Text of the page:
I’ve been learning and relearning Japanese for 12 years, but this time, I’m working out a system to maximize and speed up my success.
I studied Japanese formally for two years in college, but I had been trying to teach myself for years before that point. In the years since, I’ve made some half-hearted attempts to brush up my skills. If pressed, I can actually produce more Japanese than I give myself credit for. I lack confidence in the language, though, and my knowledge brings new and pathetic definitions to the word “spotty.” I’ve decided to really make a go of it again. My hope is that I’m a little smarter these days. The key here is knowing my goals.
In the past, I just knew I wanted to learn Japanese. Like, all of it. That was it, really. Just know stuff. It wasn’t that I really wanted to live and work in Japan. The level of visiting that I would actually want to experience could easily be conducted with only English. So it wasn’t that. I was also convinced that I would never want to teach English over there, just because I never wanted to teach anything at all. I am less convinced on this bit now, but at the time, I ruled that out. Also, I’m not the most outgoing person in the world (wild animals are often more confident and sociable than I am), so it wasn’t like I had a burning desire to go out and have lots of conversations in Japanese.
So why did I want to learn? It should have been obvious to me, considering how I got involved with Japanese culture in the first place.
My first exposure to Japan was through dubbed animation–yes, Sailor Moon, the starting point of so many in my generation. I didn’t know at the time, though, that it came from Japan. Fast forward to my teenage years. Pokemon hit America like a cute and fuzzy mallet to the temple. I watched the show. I collected the cards. I received my first-ever video game. (My deep and abiding love for Pokemon should probably be saved for a whole other post.)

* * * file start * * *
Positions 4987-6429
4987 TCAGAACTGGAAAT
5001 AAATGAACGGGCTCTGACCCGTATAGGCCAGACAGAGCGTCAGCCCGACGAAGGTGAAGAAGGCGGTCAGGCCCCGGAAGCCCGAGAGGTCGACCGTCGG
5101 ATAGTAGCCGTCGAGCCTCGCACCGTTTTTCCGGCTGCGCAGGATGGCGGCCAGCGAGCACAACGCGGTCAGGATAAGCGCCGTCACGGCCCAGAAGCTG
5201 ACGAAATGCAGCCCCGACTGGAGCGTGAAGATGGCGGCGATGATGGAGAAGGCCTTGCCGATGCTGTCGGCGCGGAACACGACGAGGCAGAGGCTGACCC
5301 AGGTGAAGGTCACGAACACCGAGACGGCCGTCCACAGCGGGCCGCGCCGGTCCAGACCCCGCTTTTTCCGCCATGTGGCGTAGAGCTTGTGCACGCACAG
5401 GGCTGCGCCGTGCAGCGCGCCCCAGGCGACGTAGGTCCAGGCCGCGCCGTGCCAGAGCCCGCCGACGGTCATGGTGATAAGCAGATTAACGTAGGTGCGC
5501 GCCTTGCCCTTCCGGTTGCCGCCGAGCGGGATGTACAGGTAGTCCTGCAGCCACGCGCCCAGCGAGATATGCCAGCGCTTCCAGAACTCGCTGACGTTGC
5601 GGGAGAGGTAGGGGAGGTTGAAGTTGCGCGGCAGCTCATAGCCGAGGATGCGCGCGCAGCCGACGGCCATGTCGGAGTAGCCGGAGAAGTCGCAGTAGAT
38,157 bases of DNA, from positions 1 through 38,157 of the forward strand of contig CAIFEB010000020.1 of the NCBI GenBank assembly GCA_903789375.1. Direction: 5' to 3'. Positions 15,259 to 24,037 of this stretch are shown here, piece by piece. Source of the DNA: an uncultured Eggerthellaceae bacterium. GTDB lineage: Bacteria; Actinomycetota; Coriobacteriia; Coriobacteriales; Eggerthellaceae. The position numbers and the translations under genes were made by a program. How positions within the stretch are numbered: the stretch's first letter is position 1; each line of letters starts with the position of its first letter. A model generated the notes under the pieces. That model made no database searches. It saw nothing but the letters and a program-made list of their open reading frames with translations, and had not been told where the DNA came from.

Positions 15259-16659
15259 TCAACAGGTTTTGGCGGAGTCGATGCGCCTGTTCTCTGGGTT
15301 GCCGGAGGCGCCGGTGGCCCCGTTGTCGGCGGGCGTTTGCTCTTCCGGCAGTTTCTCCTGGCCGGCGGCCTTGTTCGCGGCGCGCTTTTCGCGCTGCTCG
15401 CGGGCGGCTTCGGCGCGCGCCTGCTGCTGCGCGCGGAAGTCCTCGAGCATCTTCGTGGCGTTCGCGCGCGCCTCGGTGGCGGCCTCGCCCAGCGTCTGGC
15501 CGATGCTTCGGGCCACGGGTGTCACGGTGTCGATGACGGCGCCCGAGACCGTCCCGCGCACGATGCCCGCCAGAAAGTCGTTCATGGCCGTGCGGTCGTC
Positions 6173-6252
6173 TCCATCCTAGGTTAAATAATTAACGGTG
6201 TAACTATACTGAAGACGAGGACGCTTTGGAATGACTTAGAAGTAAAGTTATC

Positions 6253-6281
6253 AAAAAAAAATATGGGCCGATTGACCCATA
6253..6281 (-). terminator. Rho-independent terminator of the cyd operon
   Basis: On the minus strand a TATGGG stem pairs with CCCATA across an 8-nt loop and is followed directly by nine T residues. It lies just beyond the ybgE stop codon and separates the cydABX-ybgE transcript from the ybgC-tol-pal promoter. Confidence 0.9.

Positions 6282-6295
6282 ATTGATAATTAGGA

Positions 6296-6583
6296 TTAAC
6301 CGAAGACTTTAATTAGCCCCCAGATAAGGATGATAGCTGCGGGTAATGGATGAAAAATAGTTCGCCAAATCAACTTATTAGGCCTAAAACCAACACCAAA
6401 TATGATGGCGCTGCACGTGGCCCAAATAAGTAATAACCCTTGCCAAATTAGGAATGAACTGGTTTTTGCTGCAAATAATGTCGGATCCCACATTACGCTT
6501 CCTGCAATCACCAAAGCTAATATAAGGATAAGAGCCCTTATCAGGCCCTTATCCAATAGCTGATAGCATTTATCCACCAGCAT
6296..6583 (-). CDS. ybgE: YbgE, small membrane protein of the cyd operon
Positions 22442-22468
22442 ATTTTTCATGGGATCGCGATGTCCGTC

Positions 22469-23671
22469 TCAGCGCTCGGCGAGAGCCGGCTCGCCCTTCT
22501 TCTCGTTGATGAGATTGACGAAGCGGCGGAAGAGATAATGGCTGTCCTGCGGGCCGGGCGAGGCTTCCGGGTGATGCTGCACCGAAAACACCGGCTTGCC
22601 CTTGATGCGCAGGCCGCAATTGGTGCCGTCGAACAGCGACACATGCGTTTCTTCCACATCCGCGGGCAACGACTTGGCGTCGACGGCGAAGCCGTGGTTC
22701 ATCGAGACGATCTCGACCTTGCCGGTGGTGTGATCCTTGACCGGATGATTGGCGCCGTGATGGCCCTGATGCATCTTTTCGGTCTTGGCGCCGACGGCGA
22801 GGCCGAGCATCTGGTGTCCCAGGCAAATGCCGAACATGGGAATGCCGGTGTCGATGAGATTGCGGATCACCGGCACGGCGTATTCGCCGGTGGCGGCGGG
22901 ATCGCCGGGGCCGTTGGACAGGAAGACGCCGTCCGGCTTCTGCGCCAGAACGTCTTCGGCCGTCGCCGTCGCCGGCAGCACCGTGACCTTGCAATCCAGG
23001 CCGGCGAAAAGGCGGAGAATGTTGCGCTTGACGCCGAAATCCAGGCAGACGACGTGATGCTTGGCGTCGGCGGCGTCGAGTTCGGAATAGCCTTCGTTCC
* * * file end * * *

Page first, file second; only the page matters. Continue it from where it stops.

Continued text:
I met, as a consequence of this, the girl who would become my best friend. She added Magic Knight Rayearth, Gundam Wing, Fushigi Yugi, and Yu Yu Hakusho to my world. I collected manga at Kinokuniya. I spent really appalling amounts of money on imported CDs because, holy crap, Dir En Grey happened and broke my brain. Japanese dictionaries started to multiply in the dark corners of my backpack until they spilled over into a second bag, all their own, that I carted around with me. Studio Ghibli films invaded my unconscious mind with talking cats and floating islands and flying girls (oh, no, those things never crop up in my work, not at all). I started attending anime conventions with my mother, the first step in rebuilding our once broken relationship.
Japan remade my life and never even knew it.
It’s taken me all this time to consciously understand this root of my love for Japan. I want to consume. This is not a highly intellectual pursuit for me. I just want to read and watch and hear more of the stuff that meant so much to me when I was a stupid, messed up teenager trying to survive high school. I understand now that this isn’t about employment opportunities, which was so much the focus of my formal education. Learn Japanese and you can make money. Be useful. All I really wanted, though, was to open up a whole market where I could take in more stories. More ideas. And yes, more people with cat ears, because dammit, that stuff is FUN.